Like securities, there are several types of ETFs that you can trade. The first type I will discuss the best ETFs for is all-in-one ETFs. These ETFs, like others, are a bundle of diversified ETFs, but they differ from regular ETFs because they offer substantially higher diversity. It is the most popular type of ETF investors choose due to likely lower fees and automatic rebalancing.
An all-in-one ETF typically contains a wide array of Canadian and international bonds, stocks, and other investments. These ETFs can be designed for specific investment objectives like conservative, growth, balanced, and income.
These are long-term ETFs that offers you the benefits of mutual funds in the form of an ETF. They eliminate the need to hold several funds while taking the burden of rebalancing.
Here are my picks for the top four all-in-one ETFs in Canada.
1. Vanguard Growth ETF Portfolio
- Ticker: TSX:VGRO
- Equity/Fixed Income Split: 80% equity and 20% bonds
- Fees: 0.25% MER
- Dividend Yield: 1.91%
- Market Capitalization: $1.24 billion (May 5, 2020)
VGRO is a growth-centric all-in-one ETF portfolio that started trading on the Toronto Stock Exchange in January 2018. It is an ideal ETF portfolio for investors who don’t want to deal with the hassle of many discrete holdings. It has a wide array of securities across different sectors of the economy. Read a full VGRO review here.
2.iShares Core Balanced ETF Portfolio
- Ticker: TSX:XBAL
- Equity/Fixed Income Split: 60% equity, 40% bonds
- Fees: 0.18% MER
- Dividend Yield: –
- Market Capitalization: $3.05 million (May 5, 2020)
XBAL is an ETF portfolio that seeks long-term capital growth and income by investing in one or more exchange-traded funds that BlackRock Canada or its affiliates manage. It achieves that by replicating the performance of the Sabrient Global Balanced Income Index. It provides investors exposure to fixed income securities, real estate allocations, and equity with a bias towards income.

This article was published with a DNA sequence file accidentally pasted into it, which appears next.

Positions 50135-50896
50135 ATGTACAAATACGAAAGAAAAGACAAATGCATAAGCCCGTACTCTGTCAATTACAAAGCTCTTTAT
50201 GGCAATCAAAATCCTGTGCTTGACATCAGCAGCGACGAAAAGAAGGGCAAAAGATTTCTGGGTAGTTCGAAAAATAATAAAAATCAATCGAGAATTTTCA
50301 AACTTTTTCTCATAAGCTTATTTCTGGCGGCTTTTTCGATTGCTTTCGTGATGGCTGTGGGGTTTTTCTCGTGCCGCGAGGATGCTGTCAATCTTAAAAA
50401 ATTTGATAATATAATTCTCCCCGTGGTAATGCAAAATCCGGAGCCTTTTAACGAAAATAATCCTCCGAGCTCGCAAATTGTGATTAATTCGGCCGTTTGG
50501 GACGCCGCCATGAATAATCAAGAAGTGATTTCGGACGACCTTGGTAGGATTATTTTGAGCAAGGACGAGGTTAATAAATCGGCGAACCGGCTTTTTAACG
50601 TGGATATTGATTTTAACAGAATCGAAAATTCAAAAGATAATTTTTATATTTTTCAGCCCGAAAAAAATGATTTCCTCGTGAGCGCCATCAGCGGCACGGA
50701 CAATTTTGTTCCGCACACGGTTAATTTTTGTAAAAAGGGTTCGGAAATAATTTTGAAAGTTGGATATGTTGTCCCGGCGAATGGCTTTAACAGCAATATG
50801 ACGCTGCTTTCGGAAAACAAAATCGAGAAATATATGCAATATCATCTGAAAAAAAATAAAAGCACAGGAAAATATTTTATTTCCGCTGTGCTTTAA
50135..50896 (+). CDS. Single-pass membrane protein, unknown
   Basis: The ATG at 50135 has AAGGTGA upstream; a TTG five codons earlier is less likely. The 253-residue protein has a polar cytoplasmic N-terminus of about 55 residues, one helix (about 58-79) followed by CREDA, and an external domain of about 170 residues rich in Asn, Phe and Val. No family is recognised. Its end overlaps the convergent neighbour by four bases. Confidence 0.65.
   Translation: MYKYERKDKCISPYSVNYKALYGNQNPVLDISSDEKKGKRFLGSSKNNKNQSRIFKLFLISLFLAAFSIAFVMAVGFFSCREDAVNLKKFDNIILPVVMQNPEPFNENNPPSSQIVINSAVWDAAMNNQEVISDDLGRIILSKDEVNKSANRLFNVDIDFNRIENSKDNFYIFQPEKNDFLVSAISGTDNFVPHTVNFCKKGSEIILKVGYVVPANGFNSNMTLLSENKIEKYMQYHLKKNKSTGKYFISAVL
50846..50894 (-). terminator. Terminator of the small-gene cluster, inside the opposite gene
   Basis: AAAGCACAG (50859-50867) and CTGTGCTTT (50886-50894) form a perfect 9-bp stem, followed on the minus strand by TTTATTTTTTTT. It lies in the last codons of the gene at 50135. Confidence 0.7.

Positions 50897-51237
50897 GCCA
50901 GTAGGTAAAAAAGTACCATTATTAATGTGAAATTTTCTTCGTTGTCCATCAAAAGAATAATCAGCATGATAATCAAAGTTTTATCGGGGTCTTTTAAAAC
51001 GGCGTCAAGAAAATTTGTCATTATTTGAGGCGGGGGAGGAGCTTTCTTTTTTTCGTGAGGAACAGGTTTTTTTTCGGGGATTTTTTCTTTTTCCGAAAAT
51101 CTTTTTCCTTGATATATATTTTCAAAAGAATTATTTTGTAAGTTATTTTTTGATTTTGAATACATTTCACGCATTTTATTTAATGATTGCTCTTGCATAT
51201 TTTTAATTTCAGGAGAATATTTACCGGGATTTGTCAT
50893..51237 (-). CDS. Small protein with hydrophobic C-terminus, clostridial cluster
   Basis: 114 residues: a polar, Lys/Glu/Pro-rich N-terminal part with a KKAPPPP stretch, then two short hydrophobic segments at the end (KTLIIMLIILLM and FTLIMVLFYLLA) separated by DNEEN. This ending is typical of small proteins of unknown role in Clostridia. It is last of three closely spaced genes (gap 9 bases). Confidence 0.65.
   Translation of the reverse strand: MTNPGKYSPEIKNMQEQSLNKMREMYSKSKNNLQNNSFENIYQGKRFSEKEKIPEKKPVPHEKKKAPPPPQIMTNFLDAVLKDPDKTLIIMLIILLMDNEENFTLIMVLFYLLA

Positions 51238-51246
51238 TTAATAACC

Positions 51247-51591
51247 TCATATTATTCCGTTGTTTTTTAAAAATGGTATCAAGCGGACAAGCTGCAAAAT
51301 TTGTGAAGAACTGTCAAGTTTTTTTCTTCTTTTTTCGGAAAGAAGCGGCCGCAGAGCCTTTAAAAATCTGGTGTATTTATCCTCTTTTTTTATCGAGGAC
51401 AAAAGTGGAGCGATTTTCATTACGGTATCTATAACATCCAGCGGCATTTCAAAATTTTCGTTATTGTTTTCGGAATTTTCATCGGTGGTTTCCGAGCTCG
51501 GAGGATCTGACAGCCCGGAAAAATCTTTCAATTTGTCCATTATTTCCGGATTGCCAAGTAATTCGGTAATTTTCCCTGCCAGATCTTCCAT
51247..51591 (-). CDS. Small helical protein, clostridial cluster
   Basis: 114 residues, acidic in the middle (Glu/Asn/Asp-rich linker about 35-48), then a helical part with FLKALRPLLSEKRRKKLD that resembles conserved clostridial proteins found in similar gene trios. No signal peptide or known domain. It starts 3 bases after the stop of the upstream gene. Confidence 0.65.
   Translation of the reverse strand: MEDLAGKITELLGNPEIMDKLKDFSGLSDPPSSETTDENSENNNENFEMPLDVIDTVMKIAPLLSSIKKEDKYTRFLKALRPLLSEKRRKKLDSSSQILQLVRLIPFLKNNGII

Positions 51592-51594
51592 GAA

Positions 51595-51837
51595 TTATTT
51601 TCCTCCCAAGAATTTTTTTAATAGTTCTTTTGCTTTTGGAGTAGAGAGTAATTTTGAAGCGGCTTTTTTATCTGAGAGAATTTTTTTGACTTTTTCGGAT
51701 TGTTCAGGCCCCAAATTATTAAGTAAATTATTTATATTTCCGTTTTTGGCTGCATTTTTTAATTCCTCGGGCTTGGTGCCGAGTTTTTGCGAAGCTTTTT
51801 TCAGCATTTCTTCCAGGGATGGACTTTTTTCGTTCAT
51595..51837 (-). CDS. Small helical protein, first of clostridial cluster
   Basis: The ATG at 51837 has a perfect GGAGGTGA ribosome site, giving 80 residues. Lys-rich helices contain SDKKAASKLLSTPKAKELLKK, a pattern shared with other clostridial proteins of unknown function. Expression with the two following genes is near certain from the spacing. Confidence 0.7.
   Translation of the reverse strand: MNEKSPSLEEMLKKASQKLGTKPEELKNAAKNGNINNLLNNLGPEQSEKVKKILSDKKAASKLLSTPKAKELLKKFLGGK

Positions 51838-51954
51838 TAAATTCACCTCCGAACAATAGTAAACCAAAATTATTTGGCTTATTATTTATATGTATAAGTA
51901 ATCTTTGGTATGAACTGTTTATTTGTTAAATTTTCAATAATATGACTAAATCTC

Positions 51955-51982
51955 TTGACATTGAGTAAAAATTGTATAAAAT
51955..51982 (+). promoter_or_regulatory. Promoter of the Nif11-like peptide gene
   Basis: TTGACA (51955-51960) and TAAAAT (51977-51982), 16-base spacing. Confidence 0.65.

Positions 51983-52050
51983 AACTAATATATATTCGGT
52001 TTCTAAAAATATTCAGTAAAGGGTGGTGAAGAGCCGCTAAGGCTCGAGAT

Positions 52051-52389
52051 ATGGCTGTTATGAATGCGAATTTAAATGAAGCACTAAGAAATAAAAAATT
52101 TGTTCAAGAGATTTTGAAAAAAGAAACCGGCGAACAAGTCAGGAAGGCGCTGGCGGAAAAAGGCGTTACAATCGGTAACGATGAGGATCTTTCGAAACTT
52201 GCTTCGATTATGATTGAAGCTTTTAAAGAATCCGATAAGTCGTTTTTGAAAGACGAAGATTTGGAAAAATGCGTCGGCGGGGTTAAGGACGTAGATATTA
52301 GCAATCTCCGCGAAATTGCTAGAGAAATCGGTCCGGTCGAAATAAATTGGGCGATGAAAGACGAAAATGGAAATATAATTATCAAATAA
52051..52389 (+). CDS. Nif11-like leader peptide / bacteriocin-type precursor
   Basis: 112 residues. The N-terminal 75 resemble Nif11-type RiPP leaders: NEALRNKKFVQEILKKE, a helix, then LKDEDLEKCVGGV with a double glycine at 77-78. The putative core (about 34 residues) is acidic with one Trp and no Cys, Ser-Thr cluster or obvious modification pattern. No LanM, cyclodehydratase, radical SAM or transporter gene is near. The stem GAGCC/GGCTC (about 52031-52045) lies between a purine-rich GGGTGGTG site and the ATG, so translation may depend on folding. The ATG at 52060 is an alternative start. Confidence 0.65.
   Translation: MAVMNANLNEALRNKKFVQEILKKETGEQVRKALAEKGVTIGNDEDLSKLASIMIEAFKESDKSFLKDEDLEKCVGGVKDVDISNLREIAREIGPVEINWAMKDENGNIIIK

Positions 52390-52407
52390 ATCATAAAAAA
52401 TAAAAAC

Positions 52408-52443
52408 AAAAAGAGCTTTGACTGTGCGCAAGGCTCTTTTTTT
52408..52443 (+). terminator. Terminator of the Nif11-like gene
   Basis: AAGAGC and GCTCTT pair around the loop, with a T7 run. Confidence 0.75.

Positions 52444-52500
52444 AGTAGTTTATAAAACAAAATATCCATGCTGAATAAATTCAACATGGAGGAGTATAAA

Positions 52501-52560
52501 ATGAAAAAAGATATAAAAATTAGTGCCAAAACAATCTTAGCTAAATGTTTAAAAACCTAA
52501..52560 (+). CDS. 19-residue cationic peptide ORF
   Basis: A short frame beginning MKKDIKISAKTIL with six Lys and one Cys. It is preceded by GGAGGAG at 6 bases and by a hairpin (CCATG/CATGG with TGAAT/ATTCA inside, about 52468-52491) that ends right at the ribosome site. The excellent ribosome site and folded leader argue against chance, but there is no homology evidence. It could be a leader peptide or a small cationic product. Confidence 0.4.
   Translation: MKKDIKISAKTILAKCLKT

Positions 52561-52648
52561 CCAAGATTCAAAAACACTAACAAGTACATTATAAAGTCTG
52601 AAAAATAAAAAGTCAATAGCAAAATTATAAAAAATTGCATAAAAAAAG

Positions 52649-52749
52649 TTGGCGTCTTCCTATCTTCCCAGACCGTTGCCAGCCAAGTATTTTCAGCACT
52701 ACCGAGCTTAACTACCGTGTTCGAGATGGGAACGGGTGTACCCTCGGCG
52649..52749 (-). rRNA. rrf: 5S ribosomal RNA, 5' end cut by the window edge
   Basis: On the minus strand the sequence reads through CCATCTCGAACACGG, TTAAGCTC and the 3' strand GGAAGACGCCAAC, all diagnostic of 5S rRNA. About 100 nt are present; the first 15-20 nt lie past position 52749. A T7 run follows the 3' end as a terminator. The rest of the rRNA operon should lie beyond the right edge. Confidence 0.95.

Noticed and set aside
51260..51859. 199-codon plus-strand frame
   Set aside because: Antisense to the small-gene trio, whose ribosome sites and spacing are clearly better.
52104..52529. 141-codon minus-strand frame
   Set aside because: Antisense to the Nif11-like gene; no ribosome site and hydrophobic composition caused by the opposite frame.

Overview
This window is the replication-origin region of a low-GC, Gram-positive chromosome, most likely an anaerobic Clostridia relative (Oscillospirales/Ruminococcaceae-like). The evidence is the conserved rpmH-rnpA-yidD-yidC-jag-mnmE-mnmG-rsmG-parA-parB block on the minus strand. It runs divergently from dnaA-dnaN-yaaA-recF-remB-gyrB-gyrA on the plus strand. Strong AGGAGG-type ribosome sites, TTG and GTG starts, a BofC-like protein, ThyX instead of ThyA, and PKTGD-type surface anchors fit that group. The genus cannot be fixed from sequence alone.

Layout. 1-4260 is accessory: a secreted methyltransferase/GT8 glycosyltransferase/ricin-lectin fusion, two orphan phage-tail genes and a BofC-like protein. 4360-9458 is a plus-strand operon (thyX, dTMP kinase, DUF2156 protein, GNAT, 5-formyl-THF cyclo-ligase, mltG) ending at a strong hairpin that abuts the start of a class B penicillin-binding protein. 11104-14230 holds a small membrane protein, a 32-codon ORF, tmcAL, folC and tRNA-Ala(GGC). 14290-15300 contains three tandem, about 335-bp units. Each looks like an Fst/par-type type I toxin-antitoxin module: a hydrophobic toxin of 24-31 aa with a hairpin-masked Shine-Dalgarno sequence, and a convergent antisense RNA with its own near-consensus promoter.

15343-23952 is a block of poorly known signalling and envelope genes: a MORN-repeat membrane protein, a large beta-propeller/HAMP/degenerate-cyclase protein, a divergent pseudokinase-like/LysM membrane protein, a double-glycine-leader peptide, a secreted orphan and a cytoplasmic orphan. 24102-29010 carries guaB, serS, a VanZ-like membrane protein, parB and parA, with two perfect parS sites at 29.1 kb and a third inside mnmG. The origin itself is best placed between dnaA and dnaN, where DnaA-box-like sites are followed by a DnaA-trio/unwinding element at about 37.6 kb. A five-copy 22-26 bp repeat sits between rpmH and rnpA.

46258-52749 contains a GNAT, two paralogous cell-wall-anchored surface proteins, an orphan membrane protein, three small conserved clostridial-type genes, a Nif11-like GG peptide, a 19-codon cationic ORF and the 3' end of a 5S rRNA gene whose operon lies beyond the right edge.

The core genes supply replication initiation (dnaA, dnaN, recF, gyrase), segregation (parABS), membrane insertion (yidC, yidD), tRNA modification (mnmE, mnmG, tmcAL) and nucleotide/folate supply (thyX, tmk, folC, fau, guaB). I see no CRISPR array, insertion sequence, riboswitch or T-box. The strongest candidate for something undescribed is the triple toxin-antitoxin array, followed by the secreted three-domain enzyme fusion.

3.BMO Conservative ETF Portfolio
- Ticker: TSX:ZCON
- Equity/Fixed Income Split: 60% fixed income, 40% equity
- Fees: 0.20% MER
- Dividend Yield: –
- Market Capitalization: $18.8 million (May 5, 2020)
ZCON is a conservative ETF portfolio that seeks to provide income and moderate long-term capital gains through investments in fixed income ETFs and global equity. The ETF rebalances quarterly to strategic index asset allocation weights. It invests in broad-indexed equity and fixed income ETFs. It is essentially an ETF of funds.
4.Horizons Balanced Tri ETF Portfolio
- Ticker: TSX:HBAL
- Equity/Fixed Income Split: 70% equity, 30% fixed income
- Fees: 0.20% MER
- Dividend Yield: 0.20%
- Market Capitalization: $24.89 million (May 5, 2020)
HBAL is a balanced ETF portfolio that seeks long-term capital growth through a balanced portfolio of ETFs. It primarily invests in Horizons’ Total Return Index ETFs. It rebalances semi-annually to reflect a consistent level of balanced risk. It is subject to fees based on its underlying ETFs to remain within the 0.16 to 0.18% range and reach 0.20% inclusive of expense ratios.
This is an article about the best Canadian ETFs, but do not let the title mislead you. It does not mean that it is exclusively geared towards assets within the Canadian economy. Most ETFs in Canada seek to harness the growth of both our economy and that of the US in the south.
Canadian equity ETFs, however, are the funds that invest in the Canadian stock market. Here are the top ETFs that invest in Canadian companies.
5.Vanguard FTSE Canada All Cap ETF
- Ticker: TSX:VCN
- Fees: 0.06% MER
- Dividend Yield: 3.05%
- AUM: $ 2.2 billion (May 5, 2020)
VCN is an ETF portfolio that seeks to track the performance of a broad Canadian equity index to the reasonable extent possible, before fees and expenses. It measures the return on investment of large, mid, and small market capitalization Canadian companies publicly trading on the Canadian market. Currently, the ETF seeks to track the FTSE All Cap Index, investing in large, mid, and small market capitalization stocks on the TSX.
6.Horizons S&P/TSX 60 Index ETF
- Ticker: TSX:HXT
- Fees: 0.03% MER
- Dividend Yield: –